These results suggest that Mindfulness Based Cognitive Therapy (MBCT) is an effective treatment for Panic Disorder. They further suggest that the effectiveness of MBCT is at least in part due to it reducing the intolerance of uncertainty that is characteristic of Panic Disorder patients. Mindfulness training in general and MBCT in particular increase attention to what is transpiring in the present moment and decrease thinking about the future. Since intolerance of uncertainty is a worry about future events, it would seem reasonable that MBCT would reduce it. Since intolerance of uncertainty is clearly related to Panic Disorder, its reduction should reduce Panic Disorder.
It should be noted that the study did not contain a control (comparison) condition. So, it cannot be concluded that MBCT was responsible for the improvements. It is possible that a placebo effect or spontaneous remissions were responsible. Regardless, the results are suggestive that MBCT is a safe and effective intervention for the relief of Panic Disorder, depression, and intolerance of uncertainty. So, relieve uncertainty and panic disorder with mindfulness.
“mindfulness takes ‘thinker’ out of thought, and teaches us to step back and observe our minds and our thoughts. Mindfulness is learning to see exactly what is happening. It ‘disengages’ our ‘automatic pilot’ and gives us the necessary space to see cause and effect as it happens in ‘real’ time. Cause: thought. Effect: panic and/or anxiety.” – Bronwyn Fox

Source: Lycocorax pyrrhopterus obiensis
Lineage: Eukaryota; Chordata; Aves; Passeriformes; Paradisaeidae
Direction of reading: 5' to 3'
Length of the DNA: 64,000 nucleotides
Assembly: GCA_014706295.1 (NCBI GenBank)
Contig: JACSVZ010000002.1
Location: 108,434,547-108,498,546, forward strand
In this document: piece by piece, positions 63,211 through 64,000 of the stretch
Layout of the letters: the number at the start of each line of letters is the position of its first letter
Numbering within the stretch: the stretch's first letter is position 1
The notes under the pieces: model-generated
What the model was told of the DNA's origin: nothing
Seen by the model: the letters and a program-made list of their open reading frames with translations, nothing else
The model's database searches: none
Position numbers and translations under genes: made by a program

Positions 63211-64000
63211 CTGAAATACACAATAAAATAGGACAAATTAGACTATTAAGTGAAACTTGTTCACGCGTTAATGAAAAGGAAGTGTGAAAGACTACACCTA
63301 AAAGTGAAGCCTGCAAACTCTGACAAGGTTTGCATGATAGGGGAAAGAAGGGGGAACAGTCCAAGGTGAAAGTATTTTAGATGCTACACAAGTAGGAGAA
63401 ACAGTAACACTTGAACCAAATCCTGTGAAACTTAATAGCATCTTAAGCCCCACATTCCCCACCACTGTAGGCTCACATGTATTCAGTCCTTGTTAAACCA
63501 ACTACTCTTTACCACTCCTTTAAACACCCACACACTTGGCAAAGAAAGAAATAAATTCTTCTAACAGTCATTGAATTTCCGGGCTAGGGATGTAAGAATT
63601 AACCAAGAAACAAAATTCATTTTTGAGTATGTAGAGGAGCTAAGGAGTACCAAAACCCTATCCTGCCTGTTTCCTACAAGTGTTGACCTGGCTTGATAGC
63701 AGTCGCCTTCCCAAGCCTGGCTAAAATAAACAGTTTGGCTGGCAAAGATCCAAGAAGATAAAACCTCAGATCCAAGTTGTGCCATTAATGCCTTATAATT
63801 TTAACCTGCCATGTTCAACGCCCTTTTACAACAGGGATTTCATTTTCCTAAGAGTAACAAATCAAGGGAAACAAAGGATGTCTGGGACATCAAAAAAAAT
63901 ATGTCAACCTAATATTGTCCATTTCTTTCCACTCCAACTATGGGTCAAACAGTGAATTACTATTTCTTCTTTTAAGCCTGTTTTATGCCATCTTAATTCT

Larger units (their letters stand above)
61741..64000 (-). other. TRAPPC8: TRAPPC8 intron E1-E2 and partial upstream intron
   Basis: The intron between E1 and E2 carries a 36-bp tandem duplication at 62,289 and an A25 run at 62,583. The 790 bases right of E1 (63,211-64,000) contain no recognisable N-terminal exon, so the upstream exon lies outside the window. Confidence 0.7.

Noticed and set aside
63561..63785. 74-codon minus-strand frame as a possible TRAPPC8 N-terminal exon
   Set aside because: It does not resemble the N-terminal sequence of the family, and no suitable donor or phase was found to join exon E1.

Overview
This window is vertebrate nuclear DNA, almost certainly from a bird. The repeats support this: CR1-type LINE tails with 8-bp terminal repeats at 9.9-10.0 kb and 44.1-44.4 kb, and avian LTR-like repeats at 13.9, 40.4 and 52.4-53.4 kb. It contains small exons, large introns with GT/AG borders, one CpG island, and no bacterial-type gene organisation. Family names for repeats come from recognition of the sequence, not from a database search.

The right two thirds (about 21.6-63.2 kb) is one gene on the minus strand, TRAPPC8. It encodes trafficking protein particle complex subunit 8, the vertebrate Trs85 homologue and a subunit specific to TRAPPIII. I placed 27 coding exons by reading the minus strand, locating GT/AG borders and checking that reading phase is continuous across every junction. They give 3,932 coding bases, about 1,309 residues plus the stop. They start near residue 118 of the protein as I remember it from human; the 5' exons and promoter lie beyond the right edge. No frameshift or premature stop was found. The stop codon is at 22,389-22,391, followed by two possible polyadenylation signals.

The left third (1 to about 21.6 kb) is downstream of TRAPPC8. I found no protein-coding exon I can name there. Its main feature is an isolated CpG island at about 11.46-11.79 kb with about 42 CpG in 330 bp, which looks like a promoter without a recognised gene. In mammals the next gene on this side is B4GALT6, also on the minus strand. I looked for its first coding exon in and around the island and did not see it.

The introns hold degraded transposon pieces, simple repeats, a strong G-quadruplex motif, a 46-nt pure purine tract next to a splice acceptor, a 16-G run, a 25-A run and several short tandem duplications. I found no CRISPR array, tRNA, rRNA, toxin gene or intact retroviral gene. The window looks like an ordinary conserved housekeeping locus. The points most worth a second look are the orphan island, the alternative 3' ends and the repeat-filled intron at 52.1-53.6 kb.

CMCS – Center for Mindfulness and Contemplative Studies
Kim, M. K., Lee, K. S., Kim, B., Choi, T. K., & Lee, S.-H. (2016). Impact of Mindfulness-Based Cognitive Therapy on Intolerance of Uncertainty in Patients with Panic Disorder. Psychiatry Investigation, 13(2), 196–202. http://doi.org/10.4306/pi.2016.13.2.196
Objective: Intolerance of uncertainty (IU) is a transdiagnostic construct in various anxiety and depressive disorders. However, the relationship between IU and panic symptom severity is not yet fully understood. We examined the relationship between IU, panic, and depressive symptoms during mindfulness-based cognitive therapy (MBCT) in patients with panic disorder.
Methods: We screened 83 patients with panic disorder and subsequently enrolled 69 of them in the present study. Patients participating in MBCT for panic disorder were evaluated at baseline and at 8 weeks using the Intolerance of Uncertainty Scale (IUS), Panic Disorder Severity Scale-Self Report (PDSS-SR), and Beck Depression Inventory (BDI).
Results: There was a significant decrease in scores on the IUS (p<0.001), PDSS (p<0.001), and BDI (p<0.001) following MBCT for panic disorder. Pre-treatment IUS scores significantly correlated with pre-treatment PDSS (p=0.003) and BDI (p=0.003) scores. We also found a significant association between the reduction in IU and PDSS after controlling for the reduction in the BDI score (p<0.001).
Conclusion: IU may play a critical role in the diagnosis and treatment of panic disorder. MBCT is effective in lowering IU in patients with panic disorder.